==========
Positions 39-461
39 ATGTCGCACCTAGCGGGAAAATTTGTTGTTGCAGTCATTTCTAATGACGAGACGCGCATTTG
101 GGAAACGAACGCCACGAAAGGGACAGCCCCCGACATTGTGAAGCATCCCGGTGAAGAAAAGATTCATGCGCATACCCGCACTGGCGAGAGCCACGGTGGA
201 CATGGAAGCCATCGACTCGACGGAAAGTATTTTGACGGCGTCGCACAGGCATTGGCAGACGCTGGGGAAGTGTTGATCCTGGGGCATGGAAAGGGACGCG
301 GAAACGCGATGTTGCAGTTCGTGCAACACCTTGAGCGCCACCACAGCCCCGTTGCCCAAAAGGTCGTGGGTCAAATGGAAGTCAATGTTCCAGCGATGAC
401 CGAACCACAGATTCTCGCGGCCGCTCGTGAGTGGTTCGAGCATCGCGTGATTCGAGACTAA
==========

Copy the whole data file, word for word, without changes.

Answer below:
Positions 39-461
39 ATGTCGCACCTAGCGGGAAAATTTGTTGTTGCAGTCATTTCTAATGACGAGACGCGCATTTG
101 GGAAACGAACGCCACGAAAGGGACAGCCCCCGACATTGTGAAGCATCCCGGTGAAGAAAAGATTCATGCGCATACCCGCACTGGCGAGAGCCACGGTGGA
201 CATGGAAGCCATCGACTCGACGGAAAGTATTTTGACGGCGTCGCACAGGCATTGGCAGACGCTGGGGAAGTGTTGATCCTGGGGCATGGAAAGGGACGCG
301 GAAACGCGATGTTGCAGTTCGTGCAACACCTTGAGCGCCACCACAGCCCCGTTGCCCAAAAGGTCGTGGGTCAAATGGAAGTCAATGTTCCAGCGATGAC
401 CGAACCACAGATTCTCGCGGCCGCTCGTGAGTGGTTCGAGCATCGCGTGATTCGAGACTAA